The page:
Wildlife

Annual report on Lesser Prairie-Chicken released

Lesser Prairie-ChickenWAFWA Reports on 2016 Lesser Prairie-Chicken Range-wide Plan Conservation Progress

On March 31, the Western Association of Fish and Wildlife Agencies (WAFWA) submitted to the U.S. Fish and Wildlife Service its third annual report detailing achievements under the Lesser Prairie-Chicken Range-wide Conservation Plan. Among other highlights, WAFWA reported on the purchase of an ecologically significant piece of property in Kansas, which permanently protects nearly 30,000 acres of high-quality lesser prairie-chicken habitat.

The range-wide plan is a collaborative effort of the state wildlife agencies of Texas, New Mexico, Oklahoma, Kansas and Colorado and is administered by WAFWA. It was developed to promote conservation by providing a blueprint for lesser prairie-chicken conservation through voluntary cooperation of landowners, land management agencies and industry participants. This plan allows participants to continue operations while restoring and maintaining habitat and reducing development impacts to the bird and its habitat.

Lesser Prairie Chicken, conservation plan

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Aerial Surveys to Document Lesser Prairie-Chicken Population Trends

Lesser Prairie Chicken(March 7, 2017) - Aerial surveys will begin March 16 and run through mid-May in five states containing lesser prairie-chicken habitat. The surveys are conducted annually by the Western Association of Fish and Wildlife Agencies (WAFWA) to document population trends and how the bird is responding to management strategies identified in the Lesser Prairie-Chicken Range-wide Conservation Plan.

The range-wide plan is a collaborative effort of WAFWA and the state wildlife agencies of Texas, New Mexico, Oklahoma, Kansas and Colorado. It was developed to ensure conservation of the lesser prairie-chicken with voluntary cooperation of landowners and industry. The plan allows agriculture producers and industry to continue operations while reducing impacts to the bird and its grassland habitat.

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Mexican Wolf Population Gains

mexican wolf

2016 Mexican wolf population survey reveals gains for experimental population

ALBUQUERQUE – The Mexican wolf Interagency Field Team (IFT) completed the annual year­-end population survey, documenting a minimum of 113 Mexican wolves in the wild in Arizona and New Mexico at the end of 2016.  This compares with a minimum of 97 wild wolves in 2015.

“We are encouraged by these numbers, but these 2016 results demonstrate we are still not out of the woods with this experimental population and its anticipated contribution to Mexican wolf recovery,” said U.S. Fish and Wildlife Service Southwest Regional Director Benjamin Tuggle. “Our goal is to achieve an average annual growth rate of 10 percent in the Mexican wolf population.  Although there was a one-year population decline in 2015, due in part to a high level of mortality and a lower pup survival rate, there are now more Mexican wolves in the wild in New Mexico and Arizona. The Service and our partners remain focused and committed to making this experimental population genetically healthy and robust so that it can contribute to recovery of the Mexican wolf in the future. We all understand the challenges we face as we try to increase the wild population of this endangered species."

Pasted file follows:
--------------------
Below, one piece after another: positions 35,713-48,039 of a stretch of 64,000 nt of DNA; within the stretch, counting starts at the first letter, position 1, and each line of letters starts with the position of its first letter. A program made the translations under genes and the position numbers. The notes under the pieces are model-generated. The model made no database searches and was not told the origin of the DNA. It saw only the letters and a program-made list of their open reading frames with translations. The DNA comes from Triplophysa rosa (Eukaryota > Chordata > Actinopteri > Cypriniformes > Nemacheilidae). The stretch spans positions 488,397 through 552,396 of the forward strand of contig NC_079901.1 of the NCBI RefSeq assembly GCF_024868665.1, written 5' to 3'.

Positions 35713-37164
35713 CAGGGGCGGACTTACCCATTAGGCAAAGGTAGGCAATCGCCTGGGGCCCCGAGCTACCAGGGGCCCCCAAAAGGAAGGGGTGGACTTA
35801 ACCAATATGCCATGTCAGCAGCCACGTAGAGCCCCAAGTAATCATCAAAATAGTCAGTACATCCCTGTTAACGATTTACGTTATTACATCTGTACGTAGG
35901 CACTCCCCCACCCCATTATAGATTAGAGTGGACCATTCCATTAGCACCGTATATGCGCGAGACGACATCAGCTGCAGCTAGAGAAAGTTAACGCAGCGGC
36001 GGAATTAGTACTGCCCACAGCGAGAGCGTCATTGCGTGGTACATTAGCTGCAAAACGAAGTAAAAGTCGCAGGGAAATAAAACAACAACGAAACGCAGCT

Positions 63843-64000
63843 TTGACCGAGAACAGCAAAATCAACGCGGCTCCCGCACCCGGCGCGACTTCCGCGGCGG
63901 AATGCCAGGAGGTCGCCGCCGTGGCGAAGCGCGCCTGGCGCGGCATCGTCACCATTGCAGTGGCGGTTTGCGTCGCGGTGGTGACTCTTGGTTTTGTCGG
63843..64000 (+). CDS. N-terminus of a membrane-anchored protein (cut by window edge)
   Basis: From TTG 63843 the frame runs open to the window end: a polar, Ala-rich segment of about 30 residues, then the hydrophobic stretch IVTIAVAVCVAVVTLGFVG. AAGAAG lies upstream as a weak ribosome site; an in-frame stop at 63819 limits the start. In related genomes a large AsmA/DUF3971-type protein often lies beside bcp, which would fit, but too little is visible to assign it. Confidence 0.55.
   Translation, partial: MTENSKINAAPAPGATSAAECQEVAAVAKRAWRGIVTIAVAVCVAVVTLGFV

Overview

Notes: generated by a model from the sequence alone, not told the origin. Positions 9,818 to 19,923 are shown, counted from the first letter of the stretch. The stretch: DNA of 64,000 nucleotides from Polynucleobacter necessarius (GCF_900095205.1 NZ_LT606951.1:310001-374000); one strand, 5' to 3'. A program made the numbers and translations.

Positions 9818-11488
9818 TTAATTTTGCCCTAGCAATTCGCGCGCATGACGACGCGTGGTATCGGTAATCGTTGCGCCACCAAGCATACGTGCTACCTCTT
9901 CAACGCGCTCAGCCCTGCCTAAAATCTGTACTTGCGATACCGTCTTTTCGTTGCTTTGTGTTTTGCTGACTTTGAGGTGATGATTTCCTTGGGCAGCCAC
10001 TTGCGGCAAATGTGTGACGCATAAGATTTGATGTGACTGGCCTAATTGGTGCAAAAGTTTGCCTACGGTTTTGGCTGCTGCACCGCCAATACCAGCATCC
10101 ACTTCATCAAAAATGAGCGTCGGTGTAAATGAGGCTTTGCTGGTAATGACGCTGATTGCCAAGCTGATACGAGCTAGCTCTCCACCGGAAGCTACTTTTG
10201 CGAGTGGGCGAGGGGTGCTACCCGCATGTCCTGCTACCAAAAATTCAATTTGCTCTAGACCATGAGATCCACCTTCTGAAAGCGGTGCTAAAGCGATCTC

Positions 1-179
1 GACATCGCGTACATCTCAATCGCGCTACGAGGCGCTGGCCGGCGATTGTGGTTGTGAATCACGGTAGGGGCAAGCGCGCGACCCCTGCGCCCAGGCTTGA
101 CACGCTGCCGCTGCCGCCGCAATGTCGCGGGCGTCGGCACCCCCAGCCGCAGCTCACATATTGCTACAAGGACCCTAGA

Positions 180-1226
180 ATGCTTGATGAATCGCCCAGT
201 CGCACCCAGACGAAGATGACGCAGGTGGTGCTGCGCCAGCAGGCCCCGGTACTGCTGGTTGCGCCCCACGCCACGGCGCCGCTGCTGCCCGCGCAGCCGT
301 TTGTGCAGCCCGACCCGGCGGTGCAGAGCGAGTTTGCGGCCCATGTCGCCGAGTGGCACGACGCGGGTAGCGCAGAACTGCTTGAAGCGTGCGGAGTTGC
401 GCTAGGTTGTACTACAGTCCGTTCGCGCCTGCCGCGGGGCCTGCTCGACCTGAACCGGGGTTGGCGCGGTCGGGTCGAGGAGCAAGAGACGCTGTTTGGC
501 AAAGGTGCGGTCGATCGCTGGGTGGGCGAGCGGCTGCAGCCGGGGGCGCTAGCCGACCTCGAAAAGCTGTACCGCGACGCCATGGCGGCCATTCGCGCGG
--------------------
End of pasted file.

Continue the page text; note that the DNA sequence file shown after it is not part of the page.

Mexican Wolf, gray wolf

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Mexican Wolf Reintroduction Project

wolf mexicanMonthly Update - December 1-31, 2016 - The following is a summary of Mexican Wolf Reintroduction Project (Project) activities in the Mexican Wolf Experimental Population Area (MWEPA) in Arizona, including the Fort Apache Indian Reservation (FAIR), San Carlos Apache Reservation (SCAR), and New Mexico.  Additional Project information can be obtained by calling (928) 339-4329 or toll free at (888) 459-9653, or by visiting the Arizona Game and Fish Department website at www.azgfd.gov/wolf or by visiting the U.S. Fish and Wildlife Service website at http://www.fws.gov/southwest/es/ mexicanwolf.
 
This update is a public document and information in it can be used for any purpose.  The Project is a multi-agency cooperative effort among the Arizona Game and Fish Department (AGFD), USDA Forest Service (USFS), USDA-Animal and Plant Health Inspection Service, Wildlife Services (USDA-APHIS WS), U.S. Fish and Wildlife Service USFWS) and the White Mountain Apache Tribe (WMAT).

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Southern Arizona endangered Mount Graham red squirrel population decreases

PHOENIX — An annual survey of the Mount Graham red squirrel recently revealed a slight decline in the number of the endangered squirrels in the Pinaleño Mountains in southeastern Arizona.

The survey conducted jointly by the Arizona Game and Fish Department, Coronado National Forest, U.S. Fish and Wildlife Service and the University of Arizona estimated 252 squirrels. The survey is a decrease of 11 squirrels from the 2015 estimate of 263.

“While we’d prefer to see squirrel populations continually grow, it’s not uncommon for them to fluctuate considerably from year to year,” said Tim Snow, AZGFD terrestrial wildlife specialist. “At this point, we aren’t immediately concerned with the lower squirrel numbers. We remain optimistic that our efforts are working to ensure the population has the best opportunity to flourish in the future.”

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